Originally published on Mon March 31, 2014 4:23 pm
In Western media, we hear reports that Muslim women are relegated to a second class, largely powerless status and are denied education, independence and employment. We hear stories of women brutalized and abused.
A portrait of Tyree Byndom, who is running to be the First Ward representative on the Columbia City Council. Tyree practices the Baha’i Faith, and running for political office is not usually done by Baha’is.
Tyree Byndom’s decision to jump in to the City Council race for the First Ward representative spot involved serious prayer. There was the typical prayer seeking God’s guidance. After hearing “yes” coming from that place deep in his spirit, Byndom had to receive sanction from leaders of his faith tradition.
It all started with two sisters, Lois Knowles and Beulah McFarland, back in the early 1970s.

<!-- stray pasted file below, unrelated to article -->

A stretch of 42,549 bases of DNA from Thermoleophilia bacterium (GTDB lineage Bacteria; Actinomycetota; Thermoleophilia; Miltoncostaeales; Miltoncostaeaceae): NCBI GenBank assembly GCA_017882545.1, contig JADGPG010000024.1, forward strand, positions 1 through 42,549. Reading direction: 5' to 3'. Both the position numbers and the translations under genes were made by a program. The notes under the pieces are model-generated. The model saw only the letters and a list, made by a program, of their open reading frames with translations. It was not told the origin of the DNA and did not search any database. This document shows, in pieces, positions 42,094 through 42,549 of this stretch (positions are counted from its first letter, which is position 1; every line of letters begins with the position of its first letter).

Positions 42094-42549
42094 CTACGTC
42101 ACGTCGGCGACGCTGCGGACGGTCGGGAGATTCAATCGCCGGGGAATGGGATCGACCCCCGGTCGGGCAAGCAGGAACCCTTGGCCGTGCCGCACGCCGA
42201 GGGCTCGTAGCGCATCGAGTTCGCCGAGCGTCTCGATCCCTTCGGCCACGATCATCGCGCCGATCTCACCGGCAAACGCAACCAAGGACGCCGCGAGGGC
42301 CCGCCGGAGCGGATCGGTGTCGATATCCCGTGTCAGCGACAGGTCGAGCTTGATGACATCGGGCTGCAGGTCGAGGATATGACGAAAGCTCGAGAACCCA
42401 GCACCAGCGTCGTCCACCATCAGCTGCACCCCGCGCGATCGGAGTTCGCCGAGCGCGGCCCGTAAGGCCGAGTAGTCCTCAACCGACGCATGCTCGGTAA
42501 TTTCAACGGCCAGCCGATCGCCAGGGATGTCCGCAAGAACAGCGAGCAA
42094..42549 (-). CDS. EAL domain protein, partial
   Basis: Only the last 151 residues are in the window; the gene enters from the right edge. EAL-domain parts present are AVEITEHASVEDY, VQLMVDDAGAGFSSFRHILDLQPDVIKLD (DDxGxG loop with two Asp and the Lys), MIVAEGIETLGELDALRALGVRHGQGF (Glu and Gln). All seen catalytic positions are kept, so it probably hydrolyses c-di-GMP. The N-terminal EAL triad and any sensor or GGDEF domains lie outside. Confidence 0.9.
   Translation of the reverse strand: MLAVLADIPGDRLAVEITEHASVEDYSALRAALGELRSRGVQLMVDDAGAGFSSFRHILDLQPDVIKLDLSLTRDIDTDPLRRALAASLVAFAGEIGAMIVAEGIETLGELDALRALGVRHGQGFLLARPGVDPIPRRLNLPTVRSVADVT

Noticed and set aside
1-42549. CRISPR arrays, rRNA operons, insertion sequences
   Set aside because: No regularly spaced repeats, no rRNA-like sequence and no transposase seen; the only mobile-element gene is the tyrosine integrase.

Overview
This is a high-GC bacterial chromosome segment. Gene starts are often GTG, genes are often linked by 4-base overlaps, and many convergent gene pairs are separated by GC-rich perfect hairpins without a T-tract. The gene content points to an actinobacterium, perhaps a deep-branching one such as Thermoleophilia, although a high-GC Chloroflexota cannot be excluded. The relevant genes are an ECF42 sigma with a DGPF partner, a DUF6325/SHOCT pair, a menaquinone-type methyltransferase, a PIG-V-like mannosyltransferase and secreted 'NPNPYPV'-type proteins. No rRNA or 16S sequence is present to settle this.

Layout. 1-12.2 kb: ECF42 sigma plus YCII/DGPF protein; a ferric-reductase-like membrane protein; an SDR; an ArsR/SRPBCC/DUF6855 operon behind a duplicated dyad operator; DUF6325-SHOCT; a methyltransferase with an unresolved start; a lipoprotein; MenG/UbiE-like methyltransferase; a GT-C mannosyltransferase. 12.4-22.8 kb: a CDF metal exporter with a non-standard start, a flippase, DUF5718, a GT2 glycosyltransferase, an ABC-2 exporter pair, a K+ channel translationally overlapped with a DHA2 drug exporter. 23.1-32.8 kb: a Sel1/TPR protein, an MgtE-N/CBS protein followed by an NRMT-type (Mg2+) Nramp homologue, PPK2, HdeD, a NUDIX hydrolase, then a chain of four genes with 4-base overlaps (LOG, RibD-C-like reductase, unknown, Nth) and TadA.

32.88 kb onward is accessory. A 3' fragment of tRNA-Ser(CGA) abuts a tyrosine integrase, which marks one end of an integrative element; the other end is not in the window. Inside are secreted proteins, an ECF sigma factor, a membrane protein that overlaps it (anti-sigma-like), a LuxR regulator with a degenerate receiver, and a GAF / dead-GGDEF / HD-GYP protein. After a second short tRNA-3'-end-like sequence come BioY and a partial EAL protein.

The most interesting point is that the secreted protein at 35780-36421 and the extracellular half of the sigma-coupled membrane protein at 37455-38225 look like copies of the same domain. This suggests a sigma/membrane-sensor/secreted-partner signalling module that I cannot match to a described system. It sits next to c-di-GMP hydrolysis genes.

A member of their church – Calvary Episcopal Church – had moved to Columbia from Virginia. With her, she brought a cute little felt mouse, dressed to be in a church choir.
Knowles and McFarland decided to try making mice of their own. “Choir mice,” they called them. Each stood at just three or four inches tall, wore a red cassock with a lacy top and held a tiny prayer book.
We've got an exciting transition coming up at Columbia Faith & Values, the religion news website partnered with KBIA.
Some of you have heard our updates on KBIA on Saturday mornings. Since summer 2012, we've had a 3-minute time slot that starts at 8:34, which we've used to bring you feature stories, interviews and more.
Listen to 3 minutes of our favorite soundbytes – the "best of" FAVS: